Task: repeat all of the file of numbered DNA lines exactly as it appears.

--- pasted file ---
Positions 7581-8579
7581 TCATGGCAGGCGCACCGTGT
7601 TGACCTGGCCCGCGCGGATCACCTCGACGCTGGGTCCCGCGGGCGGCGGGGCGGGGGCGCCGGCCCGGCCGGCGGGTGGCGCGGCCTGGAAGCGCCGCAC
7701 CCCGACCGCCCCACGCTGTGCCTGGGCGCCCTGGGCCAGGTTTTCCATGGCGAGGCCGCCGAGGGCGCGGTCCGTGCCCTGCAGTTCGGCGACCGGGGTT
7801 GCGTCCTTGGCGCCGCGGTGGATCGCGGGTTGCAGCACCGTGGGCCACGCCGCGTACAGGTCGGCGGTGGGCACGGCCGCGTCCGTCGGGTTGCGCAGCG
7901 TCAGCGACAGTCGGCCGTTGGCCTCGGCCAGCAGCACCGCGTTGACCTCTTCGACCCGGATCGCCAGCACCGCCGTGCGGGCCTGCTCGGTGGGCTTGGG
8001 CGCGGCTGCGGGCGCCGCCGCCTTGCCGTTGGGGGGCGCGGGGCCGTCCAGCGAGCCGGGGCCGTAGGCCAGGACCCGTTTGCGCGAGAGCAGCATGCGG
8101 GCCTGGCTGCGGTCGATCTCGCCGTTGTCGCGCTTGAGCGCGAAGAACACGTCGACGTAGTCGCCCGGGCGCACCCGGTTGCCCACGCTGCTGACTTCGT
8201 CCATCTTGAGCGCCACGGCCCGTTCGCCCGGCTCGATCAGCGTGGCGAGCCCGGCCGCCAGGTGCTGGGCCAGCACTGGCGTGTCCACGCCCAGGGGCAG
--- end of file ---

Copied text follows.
Positions 7581-8579
7581 TCATGGCAGGCGCACCGTGT
7601 TGACCTGGCCCGCGCGGATCACCTCGACGCTGGGTCCCGCGGGCGGCGGGGCGGGGGCGCCGGCCCGGCCGGCGGGTGGCGCGGCCTGGAAGCGCCGCAC
7701 CCCGACCGCCCCACGCTGTGCCTGGGCGCCCTGGGCCAGGTTTTCCATGGCGAGGCCGCCGAGGGCGCGGTCCGTGCCCTGCAGTTCGGCGACCGGGGTT
7801 GCGTCCTTGGCGCCGCGGTGGATCGCGGGTTGCAGCACCGTGGGCCACGCCGCGTACAGGTCGGCGGTGGGCACGGCCGCGTCCGTCGGGTTGCGCAGCG
7901 TCAGCGACAGTCGGCCGTTGGCCTCGGCCAGCAGCACCGCGTTGACCTCTTCGACCCGGATCGCCAGCACCGCCGTGCGGGCCTGCTCGGTGGGCTTGGG
8001 CGCGGCTGCGGGCGCCGCCGCCTTGCCGTTGGGGGGCGCGGGGCCGTCCAGCGAGCCGGGGCCGTAGGCCAGGACCCGTTTGCGCGAGAGCAGCATGCGG
8101 GCCTGGCTGCGGTCGATCTCGCCGTTGTCGCGCTTGAGCGCGAAGAACACGTCGACGTAGTCGCCCGGGCGCACCCGGTTGCCCACGCTGCTGACTTCGT
8201 CCATCTTGAGCGCCACGGCCCGTTCGCCCGGCTCGATCAGCGTGGCGAGCCCGGCCGCCAGGTGCTGGGCCAGCACTGGCGTGTCCACGCCCAGGGGCAG